A reader's carefully crafted symphonic synth epic gets the SOS mix makeover treatment.
As soon as I heard the project that Hetoreyn sent me, I could tell that he was a very accomplished composer, so I was surprised when he later revealed that he's only been composing seriously for the past six or seven years! Apparently he works mainly in the symphonic medium and collaborates with several indie film groups, most notably Farragut Films who make the 'Trek' fan series Starship Farragut. Future projects include an indie sci-fi film called Polaris, a TV serial called Archangel, and music for the author Astra Crompton so his talent has clearly been recognised. His End Of Line project, from which this track 'Digitized' is taken is his first real foray into the work of electronica and was apparently inspired by his love of Orbital and the film Tron. In reality it is a blend of orchestral and electronica sounds with a bit of metal guitar added to one section of the mix — but it all works beautifully.
Composition started in Logic Pro but Hetoreyn mixes in Pro Tools, using an MBox Pro 3 interface. Most of his tracks are based on samples or software synths, with the Vienna Symphonic Library and Spectrasonics' Omnisphere playing a very large part. Unusually, he writes all his music using a pen tablet rather than a keyboard, which surprised me. He explained that he'd started to work with a mouse about five years previously, when he had needed a portable setup, which meant he couldn't take a controller keyboard with him. Later he was introduced to the pen tablet, which he found sped up the process of composition considerably. So, now he works this way by choice rather than necessity! Hetoreyn's studio includes an Adam A7 monitoring setup, which he teams with a Yamaha HS10W subwoofer.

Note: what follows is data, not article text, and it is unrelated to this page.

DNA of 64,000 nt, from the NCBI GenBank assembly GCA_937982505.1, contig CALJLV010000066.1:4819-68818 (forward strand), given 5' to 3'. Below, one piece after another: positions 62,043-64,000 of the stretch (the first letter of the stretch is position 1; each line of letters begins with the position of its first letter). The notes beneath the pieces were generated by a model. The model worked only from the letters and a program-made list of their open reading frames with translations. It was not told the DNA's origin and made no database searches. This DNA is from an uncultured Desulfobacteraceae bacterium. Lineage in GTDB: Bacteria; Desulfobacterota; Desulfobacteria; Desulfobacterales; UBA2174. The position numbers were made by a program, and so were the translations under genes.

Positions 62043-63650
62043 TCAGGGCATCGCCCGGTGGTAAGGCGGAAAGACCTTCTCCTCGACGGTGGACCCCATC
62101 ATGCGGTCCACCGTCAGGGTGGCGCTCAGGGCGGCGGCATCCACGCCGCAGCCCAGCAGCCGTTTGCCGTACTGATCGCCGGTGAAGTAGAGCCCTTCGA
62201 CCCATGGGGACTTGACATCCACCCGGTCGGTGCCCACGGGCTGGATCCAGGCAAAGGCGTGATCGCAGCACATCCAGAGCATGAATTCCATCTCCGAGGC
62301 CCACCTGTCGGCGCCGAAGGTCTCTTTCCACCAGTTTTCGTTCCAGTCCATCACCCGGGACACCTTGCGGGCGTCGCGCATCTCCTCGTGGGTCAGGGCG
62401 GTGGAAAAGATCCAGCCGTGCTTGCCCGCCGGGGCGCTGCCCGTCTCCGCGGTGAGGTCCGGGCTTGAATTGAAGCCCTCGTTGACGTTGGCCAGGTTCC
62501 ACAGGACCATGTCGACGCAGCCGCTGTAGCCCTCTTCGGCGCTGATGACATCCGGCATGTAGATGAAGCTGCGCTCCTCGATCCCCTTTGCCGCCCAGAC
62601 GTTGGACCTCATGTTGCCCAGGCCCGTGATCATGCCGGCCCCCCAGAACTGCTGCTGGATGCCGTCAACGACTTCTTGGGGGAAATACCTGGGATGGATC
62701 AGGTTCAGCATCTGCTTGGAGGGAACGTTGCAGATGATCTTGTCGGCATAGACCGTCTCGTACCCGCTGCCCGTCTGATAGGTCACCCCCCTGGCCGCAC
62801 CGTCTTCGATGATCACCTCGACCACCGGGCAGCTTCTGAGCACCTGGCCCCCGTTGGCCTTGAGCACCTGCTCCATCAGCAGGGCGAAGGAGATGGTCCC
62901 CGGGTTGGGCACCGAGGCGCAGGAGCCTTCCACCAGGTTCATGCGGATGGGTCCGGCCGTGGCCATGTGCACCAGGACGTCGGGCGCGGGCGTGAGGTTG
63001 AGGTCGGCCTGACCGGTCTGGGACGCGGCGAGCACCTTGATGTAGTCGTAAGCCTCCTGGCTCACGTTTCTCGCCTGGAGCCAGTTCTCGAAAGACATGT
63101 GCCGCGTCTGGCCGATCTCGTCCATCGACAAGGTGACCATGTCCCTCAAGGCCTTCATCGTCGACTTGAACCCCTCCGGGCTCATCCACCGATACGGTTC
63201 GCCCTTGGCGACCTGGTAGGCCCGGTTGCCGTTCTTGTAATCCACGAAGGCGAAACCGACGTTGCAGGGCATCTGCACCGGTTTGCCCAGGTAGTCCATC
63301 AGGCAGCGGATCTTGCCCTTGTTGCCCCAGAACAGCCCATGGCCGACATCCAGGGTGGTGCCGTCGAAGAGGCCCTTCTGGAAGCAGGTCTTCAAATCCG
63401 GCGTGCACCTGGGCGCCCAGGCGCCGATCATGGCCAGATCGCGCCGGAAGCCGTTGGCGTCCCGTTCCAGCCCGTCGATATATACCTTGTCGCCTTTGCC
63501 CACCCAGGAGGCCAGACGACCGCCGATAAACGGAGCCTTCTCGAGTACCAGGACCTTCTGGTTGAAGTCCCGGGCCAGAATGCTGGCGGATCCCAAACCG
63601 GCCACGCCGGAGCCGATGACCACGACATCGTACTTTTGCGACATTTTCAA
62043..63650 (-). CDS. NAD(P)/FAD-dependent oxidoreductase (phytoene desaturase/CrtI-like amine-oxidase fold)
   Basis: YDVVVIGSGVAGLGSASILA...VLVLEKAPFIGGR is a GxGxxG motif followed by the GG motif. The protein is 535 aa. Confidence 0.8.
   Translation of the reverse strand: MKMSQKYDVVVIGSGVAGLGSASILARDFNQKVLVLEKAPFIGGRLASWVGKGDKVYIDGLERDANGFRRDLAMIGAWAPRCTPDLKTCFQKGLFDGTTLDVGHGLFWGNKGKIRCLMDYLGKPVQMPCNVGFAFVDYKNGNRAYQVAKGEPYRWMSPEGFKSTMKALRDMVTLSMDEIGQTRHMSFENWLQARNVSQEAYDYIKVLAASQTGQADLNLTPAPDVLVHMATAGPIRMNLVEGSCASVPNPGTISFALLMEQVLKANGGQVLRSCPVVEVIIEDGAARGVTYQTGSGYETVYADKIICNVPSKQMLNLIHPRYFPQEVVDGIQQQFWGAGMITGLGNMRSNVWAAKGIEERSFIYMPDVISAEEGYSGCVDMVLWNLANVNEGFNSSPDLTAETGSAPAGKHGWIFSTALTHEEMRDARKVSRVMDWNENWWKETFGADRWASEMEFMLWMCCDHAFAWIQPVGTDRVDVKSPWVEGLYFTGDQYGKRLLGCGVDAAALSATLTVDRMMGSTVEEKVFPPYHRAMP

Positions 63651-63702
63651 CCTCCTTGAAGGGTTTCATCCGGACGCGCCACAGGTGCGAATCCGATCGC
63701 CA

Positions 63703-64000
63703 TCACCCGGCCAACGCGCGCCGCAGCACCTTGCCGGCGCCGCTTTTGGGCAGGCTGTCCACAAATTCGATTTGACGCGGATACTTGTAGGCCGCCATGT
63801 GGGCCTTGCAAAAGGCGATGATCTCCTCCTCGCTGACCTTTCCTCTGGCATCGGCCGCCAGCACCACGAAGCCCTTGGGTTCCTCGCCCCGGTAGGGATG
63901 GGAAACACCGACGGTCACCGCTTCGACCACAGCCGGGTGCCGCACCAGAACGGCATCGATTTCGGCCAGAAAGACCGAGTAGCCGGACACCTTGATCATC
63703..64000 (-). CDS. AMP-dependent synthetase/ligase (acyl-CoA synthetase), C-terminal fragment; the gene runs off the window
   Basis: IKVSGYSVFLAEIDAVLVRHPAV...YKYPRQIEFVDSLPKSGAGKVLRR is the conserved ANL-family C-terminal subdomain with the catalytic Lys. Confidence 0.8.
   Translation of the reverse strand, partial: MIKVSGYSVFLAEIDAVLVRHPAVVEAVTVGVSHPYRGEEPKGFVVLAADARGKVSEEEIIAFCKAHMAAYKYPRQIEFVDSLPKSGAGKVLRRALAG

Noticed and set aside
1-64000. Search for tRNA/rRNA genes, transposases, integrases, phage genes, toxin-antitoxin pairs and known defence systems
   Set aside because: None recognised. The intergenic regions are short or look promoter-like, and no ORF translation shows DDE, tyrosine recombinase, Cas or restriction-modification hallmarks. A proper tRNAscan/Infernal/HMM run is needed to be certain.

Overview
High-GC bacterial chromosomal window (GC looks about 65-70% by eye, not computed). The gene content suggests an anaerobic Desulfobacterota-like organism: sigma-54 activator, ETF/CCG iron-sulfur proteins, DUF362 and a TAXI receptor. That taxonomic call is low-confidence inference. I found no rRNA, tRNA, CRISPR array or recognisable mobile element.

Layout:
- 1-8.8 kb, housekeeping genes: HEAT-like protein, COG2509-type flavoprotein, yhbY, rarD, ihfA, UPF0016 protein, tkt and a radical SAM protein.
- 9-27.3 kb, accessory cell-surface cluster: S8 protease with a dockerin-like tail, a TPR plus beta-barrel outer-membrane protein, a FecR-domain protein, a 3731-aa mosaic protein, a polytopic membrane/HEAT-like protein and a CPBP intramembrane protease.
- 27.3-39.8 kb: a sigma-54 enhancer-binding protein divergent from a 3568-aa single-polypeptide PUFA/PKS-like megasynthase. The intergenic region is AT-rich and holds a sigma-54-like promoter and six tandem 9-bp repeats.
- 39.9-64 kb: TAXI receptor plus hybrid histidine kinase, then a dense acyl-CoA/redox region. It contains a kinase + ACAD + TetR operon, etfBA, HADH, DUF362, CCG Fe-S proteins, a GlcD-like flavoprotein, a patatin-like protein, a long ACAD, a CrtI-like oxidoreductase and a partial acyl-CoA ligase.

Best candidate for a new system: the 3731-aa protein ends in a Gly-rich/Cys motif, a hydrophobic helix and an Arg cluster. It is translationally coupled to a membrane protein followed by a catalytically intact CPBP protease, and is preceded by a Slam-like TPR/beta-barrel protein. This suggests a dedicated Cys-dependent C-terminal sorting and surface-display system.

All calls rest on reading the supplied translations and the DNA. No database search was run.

When Hetoreyn first contacted me, he sent in a mix of his work, which sounded reasonably well balanced and nicely arranged to the extent that with a little tweaking at the mastering stage it would have worked well enough. But he said he felt it lacked depth and that the pounding electric guitar that occurs in the middle section of the track wasn't sounding as strong as he'd hoped for. He was also concerned that the overall mix processing wasn't delivering the big, filmic sound required. I said I'd take a look at it so Hetoreyn saved all the tracks as 48kHz, 24-bit audio files with the same start point and sent them to me via Dropbox. Most of his samples had some sort of ambience already added but this was not excessive and was generally appropriate to the style of music.